Underground History – Wood Lane Underground Station


Wood Lane Stations


When the 1908 Franco-British exhibition was built on the site that would eventually become known as White City (due to the many pearl white buildings on the exhibition site), two stations were built on the Underground to serve the exhibition. Both stations were originally meant to be open only for the duration of the exhibition but over the years they were regularly used to serve other exhibitions, shows and the athletics track nearby until eventually closed or replaced.

Wood Lane Map

Click for larger detail

This detail is from a 1912 map entitled Bacon’s Up to Date Map of London, showing ELECTRIC RAILWAYS, TUBES & TRAMWAYS. By examining this map you can clearly see the then Metropolitan Line (now Hammersmith & City) coming in from the south via Shepherd’s Bush station (now gone as Shepherd’s Bush has moved North of Uxbridge Road). Wood Lane station can clearly be seen just before the line crosses Wood Lane road.

The Central Line can be seen performing a curious loop with the Central Line’s Wood Lane station at the top of the loop.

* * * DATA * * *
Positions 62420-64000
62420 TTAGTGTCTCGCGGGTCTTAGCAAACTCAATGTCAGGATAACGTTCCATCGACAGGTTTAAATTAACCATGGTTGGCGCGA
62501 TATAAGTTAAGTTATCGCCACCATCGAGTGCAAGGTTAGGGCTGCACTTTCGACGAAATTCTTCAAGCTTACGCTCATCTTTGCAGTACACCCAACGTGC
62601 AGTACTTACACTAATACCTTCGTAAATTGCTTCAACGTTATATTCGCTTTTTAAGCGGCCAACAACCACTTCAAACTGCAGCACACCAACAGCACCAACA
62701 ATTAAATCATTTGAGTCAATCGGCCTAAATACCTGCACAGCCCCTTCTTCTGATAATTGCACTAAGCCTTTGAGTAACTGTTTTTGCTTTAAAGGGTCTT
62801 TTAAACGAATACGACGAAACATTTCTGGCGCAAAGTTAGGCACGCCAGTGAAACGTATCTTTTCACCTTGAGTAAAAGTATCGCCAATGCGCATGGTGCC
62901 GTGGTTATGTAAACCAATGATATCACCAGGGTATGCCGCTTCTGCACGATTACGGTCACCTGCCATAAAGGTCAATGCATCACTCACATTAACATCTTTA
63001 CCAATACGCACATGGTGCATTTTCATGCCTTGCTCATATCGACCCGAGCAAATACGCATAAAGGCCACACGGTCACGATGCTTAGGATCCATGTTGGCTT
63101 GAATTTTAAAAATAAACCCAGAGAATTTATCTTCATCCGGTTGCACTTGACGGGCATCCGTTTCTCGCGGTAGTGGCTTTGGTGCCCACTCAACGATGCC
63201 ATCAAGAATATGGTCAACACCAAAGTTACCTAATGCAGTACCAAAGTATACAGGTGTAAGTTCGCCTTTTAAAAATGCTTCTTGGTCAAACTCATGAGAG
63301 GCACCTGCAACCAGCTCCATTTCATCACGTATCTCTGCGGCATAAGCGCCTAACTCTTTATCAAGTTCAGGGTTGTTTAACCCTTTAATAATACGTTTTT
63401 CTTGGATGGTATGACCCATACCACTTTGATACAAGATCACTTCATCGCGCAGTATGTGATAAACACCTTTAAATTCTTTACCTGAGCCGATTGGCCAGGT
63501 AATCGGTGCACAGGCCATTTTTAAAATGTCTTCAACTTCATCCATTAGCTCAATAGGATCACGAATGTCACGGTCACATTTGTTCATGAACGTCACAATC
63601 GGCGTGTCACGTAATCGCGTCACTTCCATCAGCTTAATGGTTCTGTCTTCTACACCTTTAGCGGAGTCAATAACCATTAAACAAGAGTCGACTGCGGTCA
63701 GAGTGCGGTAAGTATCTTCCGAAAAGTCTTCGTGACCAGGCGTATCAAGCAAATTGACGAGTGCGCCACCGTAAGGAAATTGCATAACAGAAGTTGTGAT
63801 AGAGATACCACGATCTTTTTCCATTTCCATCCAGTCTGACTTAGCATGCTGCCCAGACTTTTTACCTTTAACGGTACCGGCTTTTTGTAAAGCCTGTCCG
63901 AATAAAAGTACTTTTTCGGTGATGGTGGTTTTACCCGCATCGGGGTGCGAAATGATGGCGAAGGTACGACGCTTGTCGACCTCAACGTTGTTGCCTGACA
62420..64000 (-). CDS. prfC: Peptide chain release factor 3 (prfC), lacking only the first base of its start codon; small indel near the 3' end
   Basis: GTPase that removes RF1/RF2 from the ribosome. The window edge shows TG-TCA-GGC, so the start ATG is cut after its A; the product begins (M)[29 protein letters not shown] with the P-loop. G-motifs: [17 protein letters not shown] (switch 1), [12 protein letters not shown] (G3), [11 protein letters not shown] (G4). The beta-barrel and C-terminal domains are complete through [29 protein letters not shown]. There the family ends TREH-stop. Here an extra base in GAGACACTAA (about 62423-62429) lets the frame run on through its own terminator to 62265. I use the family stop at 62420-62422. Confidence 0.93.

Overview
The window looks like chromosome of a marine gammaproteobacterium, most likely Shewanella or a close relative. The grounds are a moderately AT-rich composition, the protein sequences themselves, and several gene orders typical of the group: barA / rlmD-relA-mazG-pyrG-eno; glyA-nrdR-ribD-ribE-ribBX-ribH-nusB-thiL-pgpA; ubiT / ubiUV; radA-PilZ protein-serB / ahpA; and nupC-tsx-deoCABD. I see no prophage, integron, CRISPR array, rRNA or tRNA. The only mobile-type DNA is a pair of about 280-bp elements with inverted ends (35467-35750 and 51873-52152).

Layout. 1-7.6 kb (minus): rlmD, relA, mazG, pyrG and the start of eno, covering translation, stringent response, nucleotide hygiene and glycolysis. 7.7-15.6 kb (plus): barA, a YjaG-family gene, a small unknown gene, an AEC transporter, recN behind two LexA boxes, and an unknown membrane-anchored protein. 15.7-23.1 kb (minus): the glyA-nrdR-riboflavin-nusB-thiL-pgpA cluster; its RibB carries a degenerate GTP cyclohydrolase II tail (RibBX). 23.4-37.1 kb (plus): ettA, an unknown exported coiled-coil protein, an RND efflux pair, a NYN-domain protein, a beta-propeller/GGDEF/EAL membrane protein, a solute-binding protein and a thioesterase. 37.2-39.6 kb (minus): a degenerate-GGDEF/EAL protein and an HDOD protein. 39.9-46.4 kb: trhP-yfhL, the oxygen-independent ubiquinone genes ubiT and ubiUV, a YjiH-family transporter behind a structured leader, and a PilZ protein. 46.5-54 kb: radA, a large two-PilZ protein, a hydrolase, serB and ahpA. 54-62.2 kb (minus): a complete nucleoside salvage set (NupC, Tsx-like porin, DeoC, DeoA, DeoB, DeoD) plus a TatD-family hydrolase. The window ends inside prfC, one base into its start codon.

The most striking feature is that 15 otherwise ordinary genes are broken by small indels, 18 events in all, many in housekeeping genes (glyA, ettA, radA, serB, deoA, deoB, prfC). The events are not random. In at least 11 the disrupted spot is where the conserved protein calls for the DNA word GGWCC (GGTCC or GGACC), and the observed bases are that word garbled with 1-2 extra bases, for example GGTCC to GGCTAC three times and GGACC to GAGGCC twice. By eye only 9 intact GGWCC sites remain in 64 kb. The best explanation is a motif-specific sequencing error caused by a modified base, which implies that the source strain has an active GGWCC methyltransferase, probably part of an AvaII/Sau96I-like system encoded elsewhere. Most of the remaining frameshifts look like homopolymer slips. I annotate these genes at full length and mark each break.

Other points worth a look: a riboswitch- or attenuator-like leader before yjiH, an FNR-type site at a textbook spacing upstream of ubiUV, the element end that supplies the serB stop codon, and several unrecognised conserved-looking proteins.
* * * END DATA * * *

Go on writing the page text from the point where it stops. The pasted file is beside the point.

Curiously, this map probably shows the densest area of disused and abandoned Underground stations on the entire network – not only do we see both Wood Lane stations and the old Shepherd’s Bush station but also Uxbridge Road can be seen on a now abandoned branch of the Metropolitan line.

For a larger detail of this map, showing the layout of the White City exhibition click here – or on the map above. The colouring was printed on the original map and the key states that red lines are “electrified railways” and yellow denotes “tram lines”.

via Underground History – Wood Lane Underground Station.

Wood Lane Map


Location of station compared to White City station


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